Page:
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Minnesota is first state to sign smartphone 'kill switch' into law

Written by Andre Yoskowitz (Google+) @ 16 May 2014 21:32 User comments (17)

Minnesota is first state to sign smartphone 'kill switch' into law Minnesota has become the first state to enact the so-called smartphone 'kill switch' in which all new phones must be sold with the ability to be remotely shut down in the event they are stolen.
The law will take full effect in July of next year, but politicians hope the wireless industry will take advantage sooner.

Democratic Rep. Joe Atkins, an advocate of the law, says the new measure will be "a vaccine" for the "epidemic" of mobile phone thefts. With the kill switch, phone owners can disable the phone permanently and wipe the data just by calling their carrier.

"Thus taking away the worth," continued Atkins. "When you take away the worth, you take away the incentive. These thieves that are stealing these things no longer have the incentive to steal 'em."

There are similar bills making their way through California, New York and Illinois' legislature. There a Federal law pending, as well.

In addition to the rule, the Minnesota bill bans retailers from paying cash for used mobile devices, and merchants must document all device info, require the seller to provide their ID and attest to the phone being their property.

Source:
Reuters

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17 user comments

117.5.2014 4:46

To be honest this is a ridiculous law, giving power to the provider to kill switch your phone shouldn't be allowed because of theft, this is something that if implemented should be in the power of the owner of the phone and not the company. You can use similar arguments that were put forward in regards to governments having Internet kill switches. This idea that the person is too dumb to control their own life is to be honest far too mothering. I grew up, I left home, I have children, I am now responsible for my own life please don't sell me ludicrous policies on the basis of its for my own good.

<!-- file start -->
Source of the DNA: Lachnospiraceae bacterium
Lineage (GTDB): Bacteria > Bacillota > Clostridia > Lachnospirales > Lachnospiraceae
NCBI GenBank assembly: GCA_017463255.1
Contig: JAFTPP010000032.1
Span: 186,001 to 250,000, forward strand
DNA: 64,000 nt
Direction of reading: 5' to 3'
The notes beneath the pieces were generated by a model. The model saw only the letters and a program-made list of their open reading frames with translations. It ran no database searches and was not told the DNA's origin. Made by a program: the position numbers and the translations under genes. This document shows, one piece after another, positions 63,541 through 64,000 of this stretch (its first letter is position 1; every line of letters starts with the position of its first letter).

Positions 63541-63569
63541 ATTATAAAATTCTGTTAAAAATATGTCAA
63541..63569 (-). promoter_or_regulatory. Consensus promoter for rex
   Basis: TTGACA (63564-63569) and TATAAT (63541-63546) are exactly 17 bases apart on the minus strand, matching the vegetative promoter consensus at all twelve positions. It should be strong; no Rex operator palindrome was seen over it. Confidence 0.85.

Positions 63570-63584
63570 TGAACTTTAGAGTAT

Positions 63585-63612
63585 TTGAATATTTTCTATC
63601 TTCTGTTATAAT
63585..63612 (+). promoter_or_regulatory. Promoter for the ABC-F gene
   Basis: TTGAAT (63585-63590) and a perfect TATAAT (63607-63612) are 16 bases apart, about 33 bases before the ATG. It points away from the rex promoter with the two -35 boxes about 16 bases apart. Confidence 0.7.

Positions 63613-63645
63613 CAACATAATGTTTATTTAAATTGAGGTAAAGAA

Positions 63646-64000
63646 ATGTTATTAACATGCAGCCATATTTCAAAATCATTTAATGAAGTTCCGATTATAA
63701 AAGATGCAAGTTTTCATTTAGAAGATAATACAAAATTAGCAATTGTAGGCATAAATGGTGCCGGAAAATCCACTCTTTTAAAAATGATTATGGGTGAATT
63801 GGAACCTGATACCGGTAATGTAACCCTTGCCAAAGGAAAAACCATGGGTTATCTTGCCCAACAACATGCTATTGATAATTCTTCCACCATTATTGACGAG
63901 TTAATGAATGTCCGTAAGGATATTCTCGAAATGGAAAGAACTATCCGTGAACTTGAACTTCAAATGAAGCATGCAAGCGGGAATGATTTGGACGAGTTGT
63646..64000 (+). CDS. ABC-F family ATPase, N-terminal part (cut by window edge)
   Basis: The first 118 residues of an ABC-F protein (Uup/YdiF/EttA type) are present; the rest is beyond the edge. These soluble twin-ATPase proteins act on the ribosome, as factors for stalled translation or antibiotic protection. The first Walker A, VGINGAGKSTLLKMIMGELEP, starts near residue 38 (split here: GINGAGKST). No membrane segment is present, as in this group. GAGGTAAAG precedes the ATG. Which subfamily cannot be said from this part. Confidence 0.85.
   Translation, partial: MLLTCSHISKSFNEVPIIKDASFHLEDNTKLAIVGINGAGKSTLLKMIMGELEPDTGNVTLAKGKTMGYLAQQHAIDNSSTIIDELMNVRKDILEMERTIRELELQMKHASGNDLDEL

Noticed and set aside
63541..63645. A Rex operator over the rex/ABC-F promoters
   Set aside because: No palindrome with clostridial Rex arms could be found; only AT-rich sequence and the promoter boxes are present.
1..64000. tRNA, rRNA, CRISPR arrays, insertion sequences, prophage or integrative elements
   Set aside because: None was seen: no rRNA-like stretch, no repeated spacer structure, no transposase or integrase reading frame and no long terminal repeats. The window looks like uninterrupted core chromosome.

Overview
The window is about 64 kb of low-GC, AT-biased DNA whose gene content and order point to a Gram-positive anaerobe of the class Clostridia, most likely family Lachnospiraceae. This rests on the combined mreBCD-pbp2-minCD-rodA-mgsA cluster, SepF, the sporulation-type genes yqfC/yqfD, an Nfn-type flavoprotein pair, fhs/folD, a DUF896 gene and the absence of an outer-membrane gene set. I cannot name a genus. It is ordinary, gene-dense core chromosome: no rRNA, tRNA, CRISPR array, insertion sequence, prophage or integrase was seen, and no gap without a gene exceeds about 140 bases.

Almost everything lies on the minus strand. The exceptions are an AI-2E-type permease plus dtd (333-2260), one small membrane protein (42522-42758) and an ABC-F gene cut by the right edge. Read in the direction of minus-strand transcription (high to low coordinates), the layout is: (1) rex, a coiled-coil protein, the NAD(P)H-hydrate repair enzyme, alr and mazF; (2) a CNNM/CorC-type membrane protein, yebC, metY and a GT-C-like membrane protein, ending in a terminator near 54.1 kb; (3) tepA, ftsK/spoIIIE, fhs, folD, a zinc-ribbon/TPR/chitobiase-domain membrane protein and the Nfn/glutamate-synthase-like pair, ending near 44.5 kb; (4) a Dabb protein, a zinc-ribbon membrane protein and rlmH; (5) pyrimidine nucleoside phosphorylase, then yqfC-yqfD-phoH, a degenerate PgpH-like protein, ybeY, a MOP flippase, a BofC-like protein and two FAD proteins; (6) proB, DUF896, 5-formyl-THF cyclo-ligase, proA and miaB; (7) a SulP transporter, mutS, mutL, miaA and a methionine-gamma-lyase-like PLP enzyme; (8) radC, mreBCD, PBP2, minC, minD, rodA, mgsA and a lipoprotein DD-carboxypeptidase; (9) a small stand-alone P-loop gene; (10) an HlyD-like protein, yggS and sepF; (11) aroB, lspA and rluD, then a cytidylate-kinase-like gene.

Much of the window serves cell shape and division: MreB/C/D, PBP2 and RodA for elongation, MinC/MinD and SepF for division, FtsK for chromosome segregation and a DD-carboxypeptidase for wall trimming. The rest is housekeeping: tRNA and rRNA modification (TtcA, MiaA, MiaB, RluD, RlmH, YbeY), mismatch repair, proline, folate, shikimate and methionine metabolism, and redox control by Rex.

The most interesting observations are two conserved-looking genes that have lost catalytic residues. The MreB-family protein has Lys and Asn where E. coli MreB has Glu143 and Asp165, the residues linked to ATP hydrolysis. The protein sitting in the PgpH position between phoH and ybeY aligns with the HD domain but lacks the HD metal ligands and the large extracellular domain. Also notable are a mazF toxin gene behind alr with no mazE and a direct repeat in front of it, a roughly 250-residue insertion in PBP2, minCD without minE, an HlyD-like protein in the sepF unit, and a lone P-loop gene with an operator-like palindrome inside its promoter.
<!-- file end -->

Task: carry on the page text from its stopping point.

217.5.2014 5:33

Originally posted by Sannas:
To be honest this is a ridiculous law, giving power to the provider to kill switch your phone shouldn't be allowed because of theft, this is something that if implemented should be in the power of the owner of the phone and not the company. You can use similar arguments that were put forward in regards to governments having Internet kill switches. This idea that the person is too dumb to control their own life is to be honest far too mothering. I grew up, I left home, I have children, I am now responsible for my own life please don't sell me ludicrous policies on the basis of its for my own good.
I love your last sentence, we live in a society where most people like to blame others for there problems/faults instead of actually taking responsibility.
The kill switch was gonna happen anyway regardless of what anyone said or did cause some high paid people wearing suits wanted it to happen, (they make the laws not us).
how long until backyard dealers find a way to remove it,is the real question.

custom built gaming pc from early 2010,ps2 with 15 games all original,ps3 500gbs with 5 games all original,yamaha amp and 5.1channel surround sound speakers,46inch sony lcd smart tv.

317.5.2014 7:59

Originally posted by xboxdvl2:
Originally posted by Sannas:
To be honest this is a ridiculous law, giving power to the provider to kill switch your phone shouldn't be allowed because of theft, this is something that if implemented should be in the power of the owner of the phone and not the company. You can use similar arguments that were put forward in regards to governments having Internet kill switches. This idea that the person is too dumb to control their own life is to be honest far too mothering. I grew up, I left home, I have children, I am now responsible for my own life please don't sell me ludicrous policies on the basis of its for my own good.